Stoke-on-Trent - photo of the week

contents: 2013 photos

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Foxfield Railway, Blythe Bridge, Stoke-on-Trent    

  • The Foxfield Light Railway is a preserved standard gauge line located south east of Stoke-on-Trent. The line was built in 1893 to serve the colliery at Dilhorne on the Cheadle Coalfield. It joined the North Staffordshire Railway line near Blythe Bridge.

  • When the colliery closed in 1965, local volunteers formed the Foxfield Light Railway Society to preserve the line. At first, passengers were taken in converted trucks up the formidable 1:19 to 1:26 gradient out of the colliery site at Dilhorne, accompanied by a tank engine.

  • These photos were taken at the 2013 Summer Steam Gala. 





Kerr Stuart 0-4-0WT 'Willy"
 0-4-0WT 'Willy" 
Built in Stoke-on-Trent by Kerr Stuart in 1918
- this engine operates at The Flour Mill at Bream in Gloucestershire
it was a 'guest' locomotive at the Foxfield 2013 Sumer Steam Gala -

Kerr Stuart:  The company was founded in Glasgow in 1881 by James Kerr as James Kerr & Company, and became Kerr, Stuart & Company from 1883 - they were only acting as agents ordering locomotives from established manufacturers, among them Falcon, John Fowler & Co. and Hartley, Arnoux and Fanning. 

In 1892 they bought Hartley, Arnoux and Fanning (formed in 1977) and moved into the California Works in Stoke to begin building all their own locomotives. 

Hartley, Arnoux and Fanning had previously been building railway and tramway plant. 



Dubs crane tank No. 4101 is an 0-4-0T crane locomotive
Dubs crane tank No. 4101 is an 0-4-0T crane locomotive manufactured by
 Dubs & Co. in 1901, Glasgow for the Shelton Iron and Steel Works, Stoke on Trent. 


A "crane tank" is a type of steam locomotive upon which a steam-powered crane is mounted, producing a machine which is capable of performing as both a shunter and a mobile crane.

"Dubsy", as the locomotive is affectionately known, returned to steam on 18 July 2010, during the Foxfield Light Railway's steam gala.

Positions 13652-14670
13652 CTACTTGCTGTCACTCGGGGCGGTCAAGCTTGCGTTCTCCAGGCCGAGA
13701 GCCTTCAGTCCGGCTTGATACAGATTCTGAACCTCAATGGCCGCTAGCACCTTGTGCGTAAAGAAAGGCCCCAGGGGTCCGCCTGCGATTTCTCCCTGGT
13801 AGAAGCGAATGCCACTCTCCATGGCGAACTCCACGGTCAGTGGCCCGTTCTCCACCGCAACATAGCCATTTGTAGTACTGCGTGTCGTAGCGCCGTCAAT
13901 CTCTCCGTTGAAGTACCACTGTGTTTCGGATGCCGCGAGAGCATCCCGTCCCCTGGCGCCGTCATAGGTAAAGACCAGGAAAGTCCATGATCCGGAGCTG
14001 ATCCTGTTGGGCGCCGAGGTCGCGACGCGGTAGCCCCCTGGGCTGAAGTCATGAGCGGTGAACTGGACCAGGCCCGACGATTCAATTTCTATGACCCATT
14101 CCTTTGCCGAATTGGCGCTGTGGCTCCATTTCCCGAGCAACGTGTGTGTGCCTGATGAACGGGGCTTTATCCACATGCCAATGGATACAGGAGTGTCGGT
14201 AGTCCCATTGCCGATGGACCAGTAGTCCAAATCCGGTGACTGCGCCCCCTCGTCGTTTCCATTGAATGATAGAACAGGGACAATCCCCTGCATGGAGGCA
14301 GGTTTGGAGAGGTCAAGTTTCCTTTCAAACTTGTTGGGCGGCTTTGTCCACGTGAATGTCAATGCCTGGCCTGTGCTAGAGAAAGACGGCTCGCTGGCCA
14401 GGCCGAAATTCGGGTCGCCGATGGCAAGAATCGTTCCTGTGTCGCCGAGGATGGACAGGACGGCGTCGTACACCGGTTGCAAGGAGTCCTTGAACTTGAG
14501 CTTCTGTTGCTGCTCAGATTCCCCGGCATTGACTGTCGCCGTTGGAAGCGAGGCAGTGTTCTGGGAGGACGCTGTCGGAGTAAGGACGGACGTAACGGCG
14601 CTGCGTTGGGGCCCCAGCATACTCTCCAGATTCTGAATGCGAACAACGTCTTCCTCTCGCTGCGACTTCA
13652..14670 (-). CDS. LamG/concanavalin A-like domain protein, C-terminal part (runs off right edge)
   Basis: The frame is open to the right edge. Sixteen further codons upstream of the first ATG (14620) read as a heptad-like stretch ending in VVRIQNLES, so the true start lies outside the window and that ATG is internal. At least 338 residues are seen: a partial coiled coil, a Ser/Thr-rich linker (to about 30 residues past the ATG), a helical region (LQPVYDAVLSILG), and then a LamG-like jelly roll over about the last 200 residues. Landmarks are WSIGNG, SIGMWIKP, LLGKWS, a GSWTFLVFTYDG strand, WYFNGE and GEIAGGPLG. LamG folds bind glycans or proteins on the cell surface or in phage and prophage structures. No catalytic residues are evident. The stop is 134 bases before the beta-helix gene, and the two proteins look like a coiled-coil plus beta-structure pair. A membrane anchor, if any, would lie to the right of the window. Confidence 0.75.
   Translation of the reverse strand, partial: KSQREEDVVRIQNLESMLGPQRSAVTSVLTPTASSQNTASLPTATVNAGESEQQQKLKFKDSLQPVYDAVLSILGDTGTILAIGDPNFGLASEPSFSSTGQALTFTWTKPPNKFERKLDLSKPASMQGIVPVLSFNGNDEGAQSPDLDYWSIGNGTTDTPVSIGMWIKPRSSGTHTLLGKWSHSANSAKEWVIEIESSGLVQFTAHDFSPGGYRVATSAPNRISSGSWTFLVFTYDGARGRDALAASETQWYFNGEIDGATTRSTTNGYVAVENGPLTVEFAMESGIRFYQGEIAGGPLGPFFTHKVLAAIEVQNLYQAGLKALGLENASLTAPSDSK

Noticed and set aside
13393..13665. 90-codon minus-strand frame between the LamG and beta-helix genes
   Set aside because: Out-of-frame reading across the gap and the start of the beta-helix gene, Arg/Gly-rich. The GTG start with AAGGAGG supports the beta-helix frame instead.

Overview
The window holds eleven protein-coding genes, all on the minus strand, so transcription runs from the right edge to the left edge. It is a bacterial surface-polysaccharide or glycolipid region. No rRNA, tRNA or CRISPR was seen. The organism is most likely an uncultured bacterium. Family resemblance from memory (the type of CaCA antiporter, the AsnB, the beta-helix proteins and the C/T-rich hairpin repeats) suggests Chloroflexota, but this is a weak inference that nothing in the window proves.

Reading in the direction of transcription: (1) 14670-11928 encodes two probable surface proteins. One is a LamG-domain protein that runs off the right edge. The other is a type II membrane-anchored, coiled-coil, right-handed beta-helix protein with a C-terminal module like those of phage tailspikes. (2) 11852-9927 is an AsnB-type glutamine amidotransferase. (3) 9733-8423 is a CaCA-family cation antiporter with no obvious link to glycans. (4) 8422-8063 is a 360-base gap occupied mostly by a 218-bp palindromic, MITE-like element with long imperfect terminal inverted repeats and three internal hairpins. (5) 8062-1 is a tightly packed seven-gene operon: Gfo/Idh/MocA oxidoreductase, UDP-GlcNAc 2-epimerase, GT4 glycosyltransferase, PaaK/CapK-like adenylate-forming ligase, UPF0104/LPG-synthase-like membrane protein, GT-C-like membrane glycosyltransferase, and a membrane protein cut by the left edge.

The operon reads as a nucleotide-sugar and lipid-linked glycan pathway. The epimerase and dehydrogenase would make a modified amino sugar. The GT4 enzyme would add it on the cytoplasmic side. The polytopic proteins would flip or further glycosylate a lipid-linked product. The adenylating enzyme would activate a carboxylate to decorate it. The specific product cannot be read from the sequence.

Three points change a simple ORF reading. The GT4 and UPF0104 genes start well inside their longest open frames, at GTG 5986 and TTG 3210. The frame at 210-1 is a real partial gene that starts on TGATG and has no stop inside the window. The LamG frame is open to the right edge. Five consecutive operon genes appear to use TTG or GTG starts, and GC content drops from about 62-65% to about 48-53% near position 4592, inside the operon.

"Dubsy" and Wimblebury in steam - to the right is the pit gear of the former Foxfield Colliery
"Dubsy" and Wimblebury in steam - to the right is the pit gear of the former Foxfield Colliery



Ruston & Hornsby diesel locomotive with Florence Coal & Iron Co. Ltd. truck
Ruston & Hornsby diesel locomotive with Florence Coal & Iron Co. Ld. truck

 Florence Coal & Iron Co. Ld., Longton
 Florence Coal & Iron Co. Ld., Longton

Florence Colliery took its name from the 3rd Duke of Sutherland's eldest daughter whilst the area of Florence is just to the south of Longton. Shaft sinking commenced in 1874 on land which formed part of the Trentham Estate where it was intended to mine both coal and ironstone. 

Initially the undertaking was small but to assist in the development of the mine, a private railway was constructed to connect with the NSR line at Trentham. Completed in 1876, the line was originally worked by the North Staffs Railway until the Duke obtained his own locomotives in 1882. 

The undertaking was however entirely separate from The Stafford Coal and Iron Co. Ltd and was worked privately by the Duke until a private Limited Liability Company - Florence Colliery Ltd. - was incorporated in October 1891. 

The 3rd Duke died in September 1892 and in May 1896 the Company was dissolved to be replaced by a new Company - Florence Coal and Iron Co. Ltd - which allowed the then Duke additional powers in the management of the undertaking. 



Shelton Iron Steel & Coal Co. Ltd
Shelton Iron Steel & Coal Co. Ltd

In 1889 Earl Granville's iron and coal business finally amalgamated with the Shelton Bar Iron Co. the new company was named Shelton, Iron, Steel & Coal Co. Ltd.




contents: 2013 photos


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In its heyday the Shelton works stretched across Etruria Valley to what is now Festival Park in Hanley. It had a 10,000-strong workforce, five coal mines, steelworks and rolling mills, blast furnaces and a bi-products factory.
In 1964 Shelton was the worlds first steel plant using 100% continuously cast production.
Locomotives at Shelton Works - In the loco dept in April 1977 there were at least 100 men working on the loco and at least 14 locos